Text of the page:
Global oil prices concluded the week close to their lowest levels of the year amid mounting concerns over inflation and the potential for interest rate hikes, which bolstered the strength of the US dollar. However, a brief period of instability caused by an unusual coup attempt in Russia led to a slight increase in gold and oil prices during electronic trading over the weekend, with the possibility of further gains if uncertainty persists.
The events in Russia are expected to generate higher price volatility in the week ahead, potentially reversing the recent slide in oil prices. On Sunday, Brent traded over $74 per barrel, while US West Texas Intermediate crude surpassed $60.50 per barrel. Even if the situation in Russia stabilises, the ongoing price volatility will further fuel concerns about inflation and potentially put an end, at least temporarily, to the decline in oil prices.
The outlook for inflation, already stirred up by last week’s events and speeches from central banks such as the Bank of England and Norway’s central bank, along with the minutes from the Reserve Bank and Federal Reserve Chair Jay Powell’s congressional appearances, remains uncertain. Last week’s weakness in gold and oil prices may have seen its end, as these recent developments are likely to shape discussions and market sentiment in the near term.
Oil prices concluded the week lower, with Brent trading around $72 per barrel and US West Texas Intermediate crude at $69.50 per barrel. The Federal Reserve’s decision to refrain from raising rates earlier this month was accompanied by Chair Jay Powell’s indication of potential rate hikes in his congressional testimony. Additionally, the hawkishness of the Reserve Bank of Australia’s June meeting, which resulted in a 0.25% rate increase, has added to discussions surrounding inflation and heightened expectations for substantial rate rises.
Economists now speculate whether the Reserve Bank of Australia will opt for a half-percent rate increase at its upcoming meeting, particularly if the monthly inflation indicator for May fails to show a significant drop in consumer prices. Meanwhile, a surprise drop in US oil inventories, which contracted by 3.8 million barrels last week compared to the market’s forecasted 0.3 million barrel increase, was overshadowed by concerns about interest rates and inflation.
Analysts and investors have once again overlooked the eighth consecutive weekly decline in the number of US operating oil and natural gas rigs, as interest rate and inflation concerns take centre stage. This marks the first time since July 2020, during the depths of the pandemic, that US oil and gas rig use has fallen for eight consecutive weeks. According to Baker Hughes, the number of active US oil rigs fell by six to reach a 1-1/4 year low of 546 rigs in the week ending June 23. This figure stands significantly below the 3-1/4 year high of 627 rigs posted on December 2 last year.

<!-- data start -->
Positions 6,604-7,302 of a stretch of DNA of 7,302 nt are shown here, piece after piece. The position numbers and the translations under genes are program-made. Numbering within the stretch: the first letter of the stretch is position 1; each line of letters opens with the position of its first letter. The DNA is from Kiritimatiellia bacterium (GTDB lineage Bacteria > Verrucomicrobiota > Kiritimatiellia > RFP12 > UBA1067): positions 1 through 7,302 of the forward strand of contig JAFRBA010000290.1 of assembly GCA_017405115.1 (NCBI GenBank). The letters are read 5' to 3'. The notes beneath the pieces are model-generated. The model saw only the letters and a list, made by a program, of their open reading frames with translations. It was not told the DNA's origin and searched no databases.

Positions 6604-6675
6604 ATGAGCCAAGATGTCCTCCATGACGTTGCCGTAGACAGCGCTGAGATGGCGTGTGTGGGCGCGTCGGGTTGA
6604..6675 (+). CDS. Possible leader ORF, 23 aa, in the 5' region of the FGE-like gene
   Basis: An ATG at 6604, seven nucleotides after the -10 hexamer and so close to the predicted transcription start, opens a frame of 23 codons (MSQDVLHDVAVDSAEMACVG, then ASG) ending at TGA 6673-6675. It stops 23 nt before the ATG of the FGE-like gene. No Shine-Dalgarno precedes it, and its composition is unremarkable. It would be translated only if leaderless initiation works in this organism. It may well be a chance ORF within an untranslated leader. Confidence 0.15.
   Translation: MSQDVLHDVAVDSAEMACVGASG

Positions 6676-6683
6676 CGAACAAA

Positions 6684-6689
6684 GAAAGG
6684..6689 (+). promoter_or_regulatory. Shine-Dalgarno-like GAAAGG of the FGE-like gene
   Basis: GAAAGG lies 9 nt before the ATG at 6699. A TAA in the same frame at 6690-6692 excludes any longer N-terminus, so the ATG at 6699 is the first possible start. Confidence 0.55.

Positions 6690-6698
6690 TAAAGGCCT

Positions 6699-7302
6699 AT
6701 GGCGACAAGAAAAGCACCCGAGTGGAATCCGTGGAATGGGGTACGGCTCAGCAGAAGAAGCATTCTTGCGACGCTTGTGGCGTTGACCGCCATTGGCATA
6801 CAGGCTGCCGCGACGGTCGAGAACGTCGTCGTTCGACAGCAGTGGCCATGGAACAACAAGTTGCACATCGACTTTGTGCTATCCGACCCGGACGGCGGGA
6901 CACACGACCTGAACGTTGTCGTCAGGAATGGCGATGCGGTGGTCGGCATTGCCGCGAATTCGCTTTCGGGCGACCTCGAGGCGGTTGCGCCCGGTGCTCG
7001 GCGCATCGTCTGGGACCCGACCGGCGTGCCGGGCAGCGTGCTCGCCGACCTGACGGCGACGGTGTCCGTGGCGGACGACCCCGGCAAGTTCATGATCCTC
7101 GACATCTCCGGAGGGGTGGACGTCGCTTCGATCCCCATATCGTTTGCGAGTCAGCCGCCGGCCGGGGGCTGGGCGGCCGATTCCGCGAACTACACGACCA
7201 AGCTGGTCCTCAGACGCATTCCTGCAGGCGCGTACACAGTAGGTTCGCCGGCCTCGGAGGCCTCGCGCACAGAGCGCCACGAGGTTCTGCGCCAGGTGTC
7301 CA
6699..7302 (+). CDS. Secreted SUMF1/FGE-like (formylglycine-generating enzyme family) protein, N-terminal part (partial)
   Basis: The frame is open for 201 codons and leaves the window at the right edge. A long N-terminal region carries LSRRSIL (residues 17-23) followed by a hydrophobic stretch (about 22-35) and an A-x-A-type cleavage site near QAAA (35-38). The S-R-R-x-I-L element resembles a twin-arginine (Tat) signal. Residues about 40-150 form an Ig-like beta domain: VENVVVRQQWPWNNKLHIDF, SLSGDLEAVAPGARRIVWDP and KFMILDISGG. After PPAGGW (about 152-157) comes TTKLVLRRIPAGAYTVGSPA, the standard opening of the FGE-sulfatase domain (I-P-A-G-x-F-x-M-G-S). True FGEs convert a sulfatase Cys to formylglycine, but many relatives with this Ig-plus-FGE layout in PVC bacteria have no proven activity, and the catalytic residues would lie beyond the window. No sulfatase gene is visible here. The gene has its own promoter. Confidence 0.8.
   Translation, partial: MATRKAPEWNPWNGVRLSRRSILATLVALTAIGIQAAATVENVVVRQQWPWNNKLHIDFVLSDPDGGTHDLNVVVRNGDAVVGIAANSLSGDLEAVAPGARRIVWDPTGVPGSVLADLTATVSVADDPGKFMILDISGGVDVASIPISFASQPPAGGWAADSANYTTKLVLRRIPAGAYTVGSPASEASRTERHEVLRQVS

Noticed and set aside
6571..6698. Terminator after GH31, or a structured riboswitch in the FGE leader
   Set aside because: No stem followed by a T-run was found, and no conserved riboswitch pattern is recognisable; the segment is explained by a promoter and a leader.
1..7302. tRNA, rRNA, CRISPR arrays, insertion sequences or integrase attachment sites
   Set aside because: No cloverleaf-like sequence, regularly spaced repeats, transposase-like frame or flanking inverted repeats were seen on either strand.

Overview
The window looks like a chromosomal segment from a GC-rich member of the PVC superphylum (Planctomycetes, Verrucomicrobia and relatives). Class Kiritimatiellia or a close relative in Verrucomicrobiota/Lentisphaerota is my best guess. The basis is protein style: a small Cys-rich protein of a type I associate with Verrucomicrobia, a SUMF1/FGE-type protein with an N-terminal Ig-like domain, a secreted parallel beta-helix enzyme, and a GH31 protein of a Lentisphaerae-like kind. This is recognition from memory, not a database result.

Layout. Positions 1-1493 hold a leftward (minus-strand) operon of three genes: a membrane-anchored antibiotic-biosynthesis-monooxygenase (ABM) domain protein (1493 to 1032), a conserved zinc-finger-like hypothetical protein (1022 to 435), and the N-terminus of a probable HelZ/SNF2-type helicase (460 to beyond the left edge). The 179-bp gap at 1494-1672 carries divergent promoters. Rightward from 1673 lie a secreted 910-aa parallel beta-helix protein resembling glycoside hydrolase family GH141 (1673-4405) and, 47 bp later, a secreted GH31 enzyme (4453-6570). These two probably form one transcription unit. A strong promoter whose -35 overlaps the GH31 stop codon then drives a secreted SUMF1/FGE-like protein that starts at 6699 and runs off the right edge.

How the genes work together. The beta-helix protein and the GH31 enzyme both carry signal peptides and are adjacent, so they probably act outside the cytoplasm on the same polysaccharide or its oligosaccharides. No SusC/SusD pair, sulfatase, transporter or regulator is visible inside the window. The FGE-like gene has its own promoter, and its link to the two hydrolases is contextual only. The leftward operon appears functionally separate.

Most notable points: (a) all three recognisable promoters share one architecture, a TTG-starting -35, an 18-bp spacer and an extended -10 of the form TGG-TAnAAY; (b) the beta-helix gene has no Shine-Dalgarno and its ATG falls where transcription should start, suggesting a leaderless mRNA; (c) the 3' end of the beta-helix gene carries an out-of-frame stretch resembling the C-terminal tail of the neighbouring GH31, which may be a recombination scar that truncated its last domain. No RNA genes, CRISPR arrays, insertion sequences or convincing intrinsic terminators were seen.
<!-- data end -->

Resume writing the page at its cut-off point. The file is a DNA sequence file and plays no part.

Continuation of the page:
Although the decline in rig numbers has had no impact on US oil production figures, which were estimated at 12.4 million barrels per day in mid-June according to the Energy Information Administration, the gold market experienced a weak week despite the anticipated support from renewed inflation fears, slowing growth, and rising interest rates.
Gold finished the week around $1,929 per ounce, reflecting a decline of over 2%, but rebounded slightly above $1,930 per ounce in response to the events in Russia and the faux revolt by the Wagner mercenary group.
Investors in the gold market remain cautious as Powell is set to deliver two more speeches this week, coupled with key inflation data releases in the US on Friday and in Australia on Wednesday.
The gold market faced a setback last Thursday due to a simultaneous hawkish stance from central banks worldwide and Powell’s unwavering commitment to two more rate hikes this year, following the Federal Reserve’s decision to maintain rates at the June meeting.
While Powell’s message during this week’s speeches in the US will likely emphasise the commitment to control inflation, President Putin and the situation in Russia could once again trigger another round of inflationary commodity price increases, particularly in oil and gold.